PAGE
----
In movies, beginnings are spent introducing the lead character. During this time, viewers get to connect with the story as it starts to unfold.
In the same way, the beginning of a presentation allows the audience to make an initial connection. A powerful beginning can hook an audience, urging them to ask more questions about the topic at hand.
Despite this, beginnings can’t fully account for the outcome of your presentation. There’s more to a successful outcome than an eye-catching title slide and a humorous icebreaker. Presentations also need to end on a distinct and powerful note. You can’t just thank the audience and be done with it. Your conclusion should ring true long after the audience leaves the venue.
In other words, endings should create as much impact as beginnings do. Here are a few tips to keep in mind when concluding presentations:
Reiterate your main points
After a lengthy discussion, offer a refresher by reviewing the most important points of your discussion. Repeat all your main points using short and quick sentences. Don’t try to explain everything again. Just echo all the sound bites you’ve been repeating throughout your presentation. For full effect, you can make a list and display it on a slide.
Resolve the story
We’ve made a strong case for storytelling in the past. Stories can improve your presentations by allowing your audience to connect with the message you’re delivering.
Following your narrative structure, close your presentation by discussing the resolution of your story. Show the audience how the conflict you introduced is eventually worked out and put to rest.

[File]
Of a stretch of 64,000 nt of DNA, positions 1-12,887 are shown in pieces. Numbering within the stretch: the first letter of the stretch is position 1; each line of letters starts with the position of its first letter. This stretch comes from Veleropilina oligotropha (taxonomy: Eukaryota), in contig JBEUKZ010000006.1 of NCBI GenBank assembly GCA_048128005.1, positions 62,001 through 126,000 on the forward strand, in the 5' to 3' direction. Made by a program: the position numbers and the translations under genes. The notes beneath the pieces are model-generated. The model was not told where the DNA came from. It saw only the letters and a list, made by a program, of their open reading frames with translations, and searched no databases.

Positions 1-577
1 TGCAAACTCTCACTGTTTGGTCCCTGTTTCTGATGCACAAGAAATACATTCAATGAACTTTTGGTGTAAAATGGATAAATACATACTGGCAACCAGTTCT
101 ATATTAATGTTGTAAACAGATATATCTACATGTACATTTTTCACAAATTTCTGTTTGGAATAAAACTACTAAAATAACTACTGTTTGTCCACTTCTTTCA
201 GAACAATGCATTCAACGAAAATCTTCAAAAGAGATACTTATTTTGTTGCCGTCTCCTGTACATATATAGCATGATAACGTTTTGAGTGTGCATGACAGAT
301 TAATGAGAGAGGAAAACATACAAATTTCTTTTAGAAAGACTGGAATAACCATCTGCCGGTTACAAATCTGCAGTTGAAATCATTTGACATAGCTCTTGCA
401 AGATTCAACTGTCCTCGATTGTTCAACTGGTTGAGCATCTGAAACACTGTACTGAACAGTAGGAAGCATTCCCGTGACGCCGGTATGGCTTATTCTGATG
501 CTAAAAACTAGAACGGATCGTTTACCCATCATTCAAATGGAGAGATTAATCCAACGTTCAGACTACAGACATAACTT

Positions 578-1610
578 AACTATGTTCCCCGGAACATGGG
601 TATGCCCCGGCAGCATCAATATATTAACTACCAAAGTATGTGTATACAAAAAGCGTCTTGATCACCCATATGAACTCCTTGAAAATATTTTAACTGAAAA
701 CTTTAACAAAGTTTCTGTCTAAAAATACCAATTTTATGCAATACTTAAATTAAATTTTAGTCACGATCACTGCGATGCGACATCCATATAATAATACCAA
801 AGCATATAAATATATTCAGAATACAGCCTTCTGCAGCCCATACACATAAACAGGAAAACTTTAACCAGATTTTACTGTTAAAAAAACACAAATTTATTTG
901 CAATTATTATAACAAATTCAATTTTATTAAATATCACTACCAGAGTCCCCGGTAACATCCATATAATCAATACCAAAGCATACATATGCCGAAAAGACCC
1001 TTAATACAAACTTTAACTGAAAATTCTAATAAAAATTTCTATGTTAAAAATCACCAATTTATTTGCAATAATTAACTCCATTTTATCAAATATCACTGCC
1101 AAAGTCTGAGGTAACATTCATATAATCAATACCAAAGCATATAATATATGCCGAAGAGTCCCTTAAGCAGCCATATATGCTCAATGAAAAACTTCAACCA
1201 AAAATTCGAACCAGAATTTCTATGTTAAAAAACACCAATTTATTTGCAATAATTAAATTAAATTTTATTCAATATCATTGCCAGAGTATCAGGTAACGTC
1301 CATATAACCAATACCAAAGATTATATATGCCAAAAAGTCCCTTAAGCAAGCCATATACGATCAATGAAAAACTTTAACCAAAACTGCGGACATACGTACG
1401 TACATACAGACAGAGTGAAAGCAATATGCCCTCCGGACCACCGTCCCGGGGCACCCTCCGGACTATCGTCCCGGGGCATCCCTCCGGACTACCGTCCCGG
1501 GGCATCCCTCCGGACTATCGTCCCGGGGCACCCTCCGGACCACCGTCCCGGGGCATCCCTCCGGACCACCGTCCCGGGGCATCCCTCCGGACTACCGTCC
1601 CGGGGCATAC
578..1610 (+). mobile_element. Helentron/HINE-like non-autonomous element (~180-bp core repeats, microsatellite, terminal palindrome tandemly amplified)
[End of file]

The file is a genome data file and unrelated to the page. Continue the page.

Challenge the audience
It’s important to pose a challenge to your audience. Leave them with a thought-provoking question that will encourage them to reflect on what you’ve shared. If you do it right, your challenging questions will help keep discussions about your presentation alive.
Offer a concrete Call to Action statement
Similarly, you can also end with a Call to Action statement. Give your audience a concrete plan to consider and execute. While the previous method might work for seminars and lectures, a Call to Action statement leaves no room for doubt. If you’re pitching to investors or proposing a new project to executives, you want to make sure that your message is received loud and clear. A Call to Action statement will definitely help with that.
Much like beginnings, endings hold a lot of weight. For presentations, a strong conclusion will ensure that your message sticks with the audience. Keep these tips in mind when concluding presentations and get your intended outcome.
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